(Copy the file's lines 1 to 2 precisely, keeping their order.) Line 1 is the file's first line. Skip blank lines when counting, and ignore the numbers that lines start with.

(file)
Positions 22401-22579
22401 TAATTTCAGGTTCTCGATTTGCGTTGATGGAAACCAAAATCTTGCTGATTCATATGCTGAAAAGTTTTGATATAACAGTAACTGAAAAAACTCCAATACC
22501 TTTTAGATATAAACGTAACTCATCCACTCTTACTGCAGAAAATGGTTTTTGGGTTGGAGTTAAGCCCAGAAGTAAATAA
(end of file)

Positions 22401-22579
22401 TAATTTCAGGTTCTCGATTTGCGTTGATGGAAACCAAAATCTTGCTGATTCATATGCTGAAAAGTTTTGATATAACAGTAACTGAAAAAACTCCAATACC